How Do I Avoid Getting
Scammed in India?
After living in India for a while, it becomes apparent that scams are everywhere. Although, in my experience they are the most common in big cities such as New Delhi and Mumbai. Even from the moment you get out of the airport you may be hit with people trying to scam you as “the unsuspecting tourist”.
Below I list some of my experiences, top tips and the 27 most common things to look out for.
Top 15 list of biggest tourist scams in India
1) Pretending to not know your hotel: Drivers will commonly pretend that they have never heard of your hotel even though it is one of the most famous hotels in your town! A helpful way to overcome this is to know where your hotel is in relation to the airport or train station etc. The reason they do this is because they would prefer to take you to another hotel where they get a commission for bringing them business. Another way to overcome this problem is to have your hotel pick you up. This is generally significantly more expensive but can be worth it to avoid the hassle.
2) Saying your hotel has moved or closed: A similar tactic is to say that your hotel has closed or moved and then take you to a slightly differently named hotel where they get a commission. Again, know the address of your hotel and have their phone number handy in case you need to have them explain directions to the driver.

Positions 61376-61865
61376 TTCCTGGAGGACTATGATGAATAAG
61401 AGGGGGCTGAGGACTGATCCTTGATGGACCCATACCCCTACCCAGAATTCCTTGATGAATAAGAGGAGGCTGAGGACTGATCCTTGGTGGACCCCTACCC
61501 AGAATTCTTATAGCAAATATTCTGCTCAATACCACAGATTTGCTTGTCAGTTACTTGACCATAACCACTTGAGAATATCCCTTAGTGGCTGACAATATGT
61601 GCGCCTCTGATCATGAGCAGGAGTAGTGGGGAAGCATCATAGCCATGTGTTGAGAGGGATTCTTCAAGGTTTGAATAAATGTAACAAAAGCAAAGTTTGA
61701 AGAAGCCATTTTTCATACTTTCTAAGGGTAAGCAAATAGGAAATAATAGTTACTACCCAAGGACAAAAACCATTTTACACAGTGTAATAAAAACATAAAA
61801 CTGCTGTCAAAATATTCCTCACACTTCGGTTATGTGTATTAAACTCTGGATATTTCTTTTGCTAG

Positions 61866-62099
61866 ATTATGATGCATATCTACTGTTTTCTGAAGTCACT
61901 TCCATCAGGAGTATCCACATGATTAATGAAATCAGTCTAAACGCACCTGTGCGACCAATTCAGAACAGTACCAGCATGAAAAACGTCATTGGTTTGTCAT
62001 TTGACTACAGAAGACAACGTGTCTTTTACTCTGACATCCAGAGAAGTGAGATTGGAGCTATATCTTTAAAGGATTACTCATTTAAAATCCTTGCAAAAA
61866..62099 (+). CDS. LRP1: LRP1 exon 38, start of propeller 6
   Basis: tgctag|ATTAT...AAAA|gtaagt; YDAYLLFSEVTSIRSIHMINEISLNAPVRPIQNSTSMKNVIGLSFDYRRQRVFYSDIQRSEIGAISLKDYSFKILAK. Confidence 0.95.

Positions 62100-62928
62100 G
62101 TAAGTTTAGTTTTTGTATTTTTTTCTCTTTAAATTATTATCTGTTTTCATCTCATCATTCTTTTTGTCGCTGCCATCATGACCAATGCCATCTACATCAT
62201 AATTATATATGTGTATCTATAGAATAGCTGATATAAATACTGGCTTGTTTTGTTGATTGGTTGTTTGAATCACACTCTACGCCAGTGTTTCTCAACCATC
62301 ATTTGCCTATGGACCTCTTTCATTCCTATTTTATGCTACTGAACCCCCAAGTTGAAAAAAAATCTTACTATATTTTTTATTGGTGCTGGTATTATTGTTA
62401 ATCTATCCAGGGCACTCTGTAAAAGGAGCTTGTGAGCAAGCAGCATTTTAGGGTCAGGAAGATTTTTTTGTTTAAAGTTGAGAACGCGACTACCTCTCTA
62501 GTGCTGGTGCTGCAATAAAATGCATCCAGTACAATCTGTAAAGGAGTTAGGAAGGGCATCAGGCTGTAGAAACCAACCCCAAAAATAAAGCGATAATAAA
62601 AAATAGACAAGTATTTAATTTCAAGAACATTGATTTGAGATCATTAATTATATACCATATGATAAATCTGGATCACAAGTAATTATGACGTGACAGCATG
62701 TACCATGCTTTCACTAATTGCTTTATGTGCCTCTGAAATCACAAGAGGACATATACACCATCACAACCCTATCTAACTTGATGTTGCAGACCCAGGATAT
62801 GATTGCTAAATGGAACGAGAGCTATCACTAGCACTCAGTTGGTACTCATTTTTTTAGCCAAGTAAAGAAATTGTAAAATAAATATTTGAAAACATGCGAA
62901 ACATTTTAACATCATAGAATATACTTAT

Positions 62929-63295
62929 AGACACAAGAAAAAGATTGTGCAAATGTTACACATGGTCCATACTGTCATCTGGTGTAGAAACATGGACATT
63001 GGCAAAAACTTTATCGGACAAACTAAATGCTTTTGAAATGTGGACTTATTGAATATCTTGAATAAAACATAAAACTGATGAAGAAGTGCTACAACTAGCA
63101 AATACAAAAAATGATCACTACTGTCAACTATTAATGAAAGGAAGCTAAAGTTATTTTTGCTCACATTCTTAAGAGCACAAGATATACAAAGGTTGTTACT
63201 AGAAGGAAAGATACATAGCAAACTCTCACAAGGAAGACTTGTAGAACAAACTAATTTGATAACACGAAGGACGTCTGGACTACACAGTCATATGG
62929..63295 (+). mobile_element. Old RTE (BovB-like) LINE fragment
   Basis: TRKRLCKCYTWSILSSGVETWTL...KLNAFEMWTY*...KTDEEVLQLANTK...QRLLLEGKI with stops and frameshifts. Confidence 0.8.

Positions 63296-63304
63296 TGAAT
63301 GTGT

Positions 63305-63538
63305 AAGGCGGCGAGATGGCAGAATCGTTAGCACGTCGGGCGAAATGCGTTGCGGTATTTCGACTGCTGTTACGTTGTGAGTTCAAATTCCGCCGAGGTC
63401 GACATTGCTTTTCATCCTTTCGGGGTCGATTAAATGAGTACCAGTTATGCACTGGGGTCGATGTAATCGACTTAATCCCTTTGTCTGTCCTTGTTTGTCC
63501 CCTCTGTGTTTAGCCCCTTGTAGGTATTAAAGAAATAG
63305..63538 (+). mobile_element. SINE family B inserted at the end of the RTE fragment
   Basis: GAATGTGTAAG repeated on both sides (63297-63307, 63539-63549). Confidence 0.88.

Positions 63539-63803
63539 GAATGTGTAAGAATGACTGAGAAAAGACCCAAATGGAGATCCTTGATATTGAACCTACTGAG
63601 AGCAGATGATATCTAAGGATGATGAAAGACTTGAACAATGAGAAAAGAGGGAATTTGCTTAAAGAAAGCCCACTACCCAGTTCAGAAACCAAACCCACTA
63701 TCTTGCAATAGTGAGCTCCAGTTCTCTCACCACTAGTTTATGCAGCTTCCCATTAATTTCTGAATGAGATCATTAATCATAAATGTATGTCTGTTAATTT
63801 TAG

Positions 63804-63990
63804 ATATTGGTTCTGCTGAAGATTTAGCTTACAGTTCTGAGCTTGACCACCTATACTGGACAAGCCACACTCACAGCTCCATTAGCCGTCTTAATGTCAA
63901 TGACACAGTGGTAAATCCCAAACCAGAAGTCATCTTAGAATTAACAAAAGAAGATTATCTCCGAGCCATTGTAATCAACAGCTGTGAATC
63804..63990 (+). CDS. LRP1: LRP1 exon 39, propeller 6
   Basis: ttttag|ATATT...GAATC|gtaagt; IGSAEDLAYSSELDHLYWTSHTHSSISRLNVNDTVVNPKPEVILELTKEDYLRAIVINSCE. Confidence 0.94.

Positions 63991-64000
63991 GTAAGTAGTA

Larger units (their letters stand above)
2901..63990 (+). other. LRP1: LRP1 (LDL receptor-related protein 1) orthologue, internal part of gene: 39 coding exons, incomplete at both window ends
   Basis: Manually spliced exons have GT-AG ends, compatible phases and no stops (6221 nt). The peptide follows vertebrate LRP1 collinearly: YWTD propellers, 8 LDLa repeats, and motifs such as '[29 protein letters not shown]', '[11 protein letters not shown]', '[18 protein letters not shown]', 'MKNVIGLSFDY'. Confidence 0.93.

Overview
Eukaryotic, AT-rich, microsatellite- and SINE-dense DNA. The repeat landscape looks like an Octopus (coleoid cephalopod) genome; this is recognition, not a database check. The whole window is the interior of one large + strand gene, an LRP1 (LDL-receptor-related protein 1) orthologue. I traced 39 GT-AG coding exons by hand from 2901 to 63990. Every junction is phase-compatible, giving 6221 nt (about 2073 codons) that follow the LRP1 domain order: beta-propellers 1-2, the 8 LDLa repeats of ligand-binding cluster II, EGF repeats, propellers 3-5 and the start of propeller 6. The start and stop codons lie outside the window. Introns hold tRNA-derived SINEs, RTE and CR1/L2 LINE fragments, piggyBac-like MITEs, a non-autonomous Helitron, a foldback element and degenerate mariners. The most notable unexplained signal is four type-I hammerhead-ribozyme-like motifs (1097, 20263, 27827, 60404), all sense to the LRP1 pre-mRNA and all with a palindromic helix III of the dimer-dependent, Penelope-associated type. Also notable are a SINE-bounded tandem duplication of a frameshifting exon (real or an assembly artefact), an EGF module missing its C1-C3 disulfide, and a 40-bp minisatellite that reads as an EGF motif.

3) If you’re lucky enough to encounter an elephant, expect scammers nearby: I was stopped for lunch when this amazing Indian elephant (pictured) strolled by. I had never seen one this close so I naturally was drawn to it. When my friend took this photo of me the elephant owner came running, yelling and asking for 100 rupees. If you want to take photos it’s fine but expect someone will want a handsome tip. You’d be best to agree on the price before taking the photo. It shouldn’t be more than 10 or 20 rupees.
4) Fake train ticket or “information offices”: In both Delhi and Mumbai I have heard of or seen fake train ticket stations and tourist information offices. Both of them seem to be a front for the mafia! The way to know they’re fake is that everything looks dodgy, there are no computers (or not many), no proper desks and they tell you that all trains or hotels are fully booked out due to some event. This is why it’s important to have a phone and ideally one with Internet so you can easily cross reference their bull $@#!
5) Gifting you something then asking to be paid: A common place for this Indian scam is around the temples and holy rivers. For example a child or “holy man” will tie a string around your wrist or put a red dot (tilak) on your forehead and then ask for 50 rupees! If someone tries to gift you something be sure it is actually a gift and not a scam.